Based on the above I have created a library to handle permissions uniformly from all of my programs. The library can be found on github.

Time lapse videos contains less frame per seconds then classical videos and when played back at normal speed they seems like a fast motion movie. This nice effect is available in some devices but not in all. Moreover selection of recording speed can be limited.

This small program tries to record a video in 720p resolution with a pre-selected frame rate. The handling of MediaRecorder is similar to the case of Camera 1 API, only the profile i set to CamcorderProfile.QUALITY_TIME_LAPSE_720P.

The complete source can be downloaded from github.


A test video on youtube.

The aim of this project is to send video data online among devices, in other words to stream media. The camera of the sending device is turned on and the video is broadcasted to all clients.

The same application can be used on broadcaster's and on receiver's side, roles have to be decided after program startup. The only parameter of the broadcaster is the image size to be sent. Possible values are selectable from a device-dependent list before clicking on the Send button as it can be seen in the image below.


As the broadcaster starts the sending it shows a preview image of the selected size. Moreover it writes the IP address of the device at the top of the screen. The receiver of the stream has to know the broadcaster's IP address before connection. So after clicking Receive the user has to set the IP address correctly and then pressing Connect establishes the connection and the remote video becomes visible.


Broadcaster and receivers must be on the same network. It either can be Wi-Fi or a Bluetooth PAN. The latter function is a built-in feature of Android 4.0 or newer devices. One of the phones share its internet connection with other phones and gives unique IP addresses to each connected device. Proper setting of connection between Android and Windows desktop is described here, connecting Android to Android is similar. The advantage of this method we do not need an internet connection at all. Even the device that shares its network vie the Bluetooth PAN can work without Wi-Fi or mobile net so the streaming can be performed even in the forest as long as the devices are within Bluetooth communication range.

Communication is solved by sockets: the sending device creates a server socket and a receiver connects to the server via its socket. Both processes are executed in the background with AsyncTask in SenderCommunicator and in ReceiverCommunicator classes. When the connection has been established the onPreviewFrame method in the StreamingCameraPreview class sends the selected image size to each receiver and then actual image byte array. Without knowing the image width and height it would not be possible the decode the images in the receiver's side.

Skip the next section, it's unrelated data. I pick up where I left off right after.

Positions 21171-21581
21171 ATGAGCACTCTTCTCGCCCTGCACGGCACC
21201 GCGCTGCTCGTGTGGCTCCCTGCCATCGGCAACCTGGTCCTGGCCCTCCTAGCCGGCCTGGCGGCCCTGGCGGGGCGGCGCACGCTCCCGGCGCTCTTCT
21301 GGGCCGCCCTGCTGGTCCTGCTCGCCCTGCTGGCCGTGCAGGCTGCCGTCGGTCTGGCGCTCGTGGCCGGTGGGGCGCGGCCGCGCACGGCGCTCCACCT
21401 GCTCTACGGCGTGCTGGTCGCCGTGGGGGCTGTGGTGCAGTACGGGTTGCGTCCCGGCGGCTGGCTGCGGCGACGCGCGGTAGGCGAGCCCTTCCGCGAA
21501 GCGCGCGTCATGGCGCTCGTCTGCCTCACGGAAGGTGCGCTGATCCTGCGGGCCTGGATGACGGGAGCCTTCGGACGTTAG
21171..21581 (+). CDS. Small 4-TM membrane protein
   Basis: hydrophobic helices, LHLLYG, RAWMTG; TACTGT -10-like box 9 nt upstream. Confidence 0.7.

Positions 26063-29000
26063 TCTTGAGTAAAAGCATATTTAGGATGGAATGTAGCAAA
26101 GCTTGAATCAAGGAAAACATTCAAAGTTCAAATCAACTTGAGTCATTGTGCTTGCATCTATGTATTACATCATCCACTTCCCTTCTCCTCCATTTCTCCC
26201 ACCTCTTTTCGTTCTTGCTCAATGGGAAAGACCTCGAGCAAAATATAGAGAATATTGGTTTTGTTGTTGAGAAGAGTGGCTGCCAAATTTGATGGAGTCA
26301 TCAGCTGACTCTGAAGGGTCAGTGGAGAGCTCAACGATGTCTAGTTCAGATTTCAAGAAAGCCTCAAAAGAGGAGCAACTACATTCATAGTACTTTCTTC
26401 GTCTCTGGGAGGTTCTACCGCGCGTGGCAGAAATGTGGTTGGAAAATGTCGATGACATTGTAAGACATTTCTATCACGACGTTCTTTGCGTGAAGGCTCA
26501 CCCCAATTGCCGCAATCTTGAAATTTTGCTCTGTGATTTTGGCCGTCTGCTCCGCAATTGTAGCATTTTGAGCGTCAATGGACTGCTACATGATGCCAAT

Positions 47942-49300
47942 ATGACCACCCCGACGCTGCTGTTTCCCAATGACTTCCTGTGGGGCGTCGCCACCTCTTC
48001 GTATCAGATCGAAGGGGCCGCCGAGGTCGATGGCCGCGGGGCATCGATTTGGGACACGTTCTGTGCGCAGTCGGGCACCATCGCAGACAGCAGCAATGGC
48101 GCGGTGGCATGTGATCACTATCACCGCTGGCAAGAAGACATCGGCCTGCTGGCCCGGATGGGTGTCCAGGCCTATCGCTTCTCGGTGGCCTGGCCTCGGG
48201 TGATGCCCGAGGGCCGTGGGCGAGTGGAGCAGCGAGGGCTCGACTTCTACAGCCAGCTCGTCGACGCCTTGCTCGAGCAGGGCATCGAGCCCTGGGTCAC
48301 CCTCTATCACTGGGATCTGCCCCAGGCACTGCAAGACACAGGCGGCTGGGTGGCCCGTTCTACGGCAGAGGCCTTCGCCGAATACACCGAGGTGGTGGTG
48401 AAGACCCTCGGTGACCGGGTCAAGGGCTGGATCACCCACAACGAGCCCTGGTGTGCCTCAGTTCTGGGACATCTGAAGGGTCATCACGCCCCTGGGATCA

The byte array representing the images in onPreviewFrame are encoded in YUV420SP format. Since YUV420SP requires less bytes to represent the image than the preferred RGB888 format we do no change the image format on the broadcaster's side. The only modification here is the rotation of the image by rotateYUV420Degree90 method if the camera orientation and the current rotation of the device makes it necessary.

Image is then transformed from YUV420SP to RGB888 format on the receiver's side with decodeYUV420SP to create a displayable bitmap. The conversion is a bit tricky - there are various invalid code snippets around the web that confuses different YUV formats - but using the above algorithm and this pixel value transformation does the job.

Although the program works nicely with the above structure one concern is the speed. Putting the broadcaster and one receiver next to each other the delay between sending and receiving is clearly visible. It could be seconds before the same image appears on the receiver. Of course in depends on the capabilities of the used hardware but selecting large image sizes or adding too much receivers to the network signigicantly slows the the process. One possible speedup would the usage of the Renderscript framework designed for computationally intensive tasks utilizing parallel core possibilities. Until now I could not use this sparsely documented library.

The complete source can be downloaded from github.

It also contains a Java application in the VideoStreamReceiverDesktop directory that I used during testing but this program is useful in its own right. It is a Swing-based Netbeans project to receive the video on a non-Android device as well.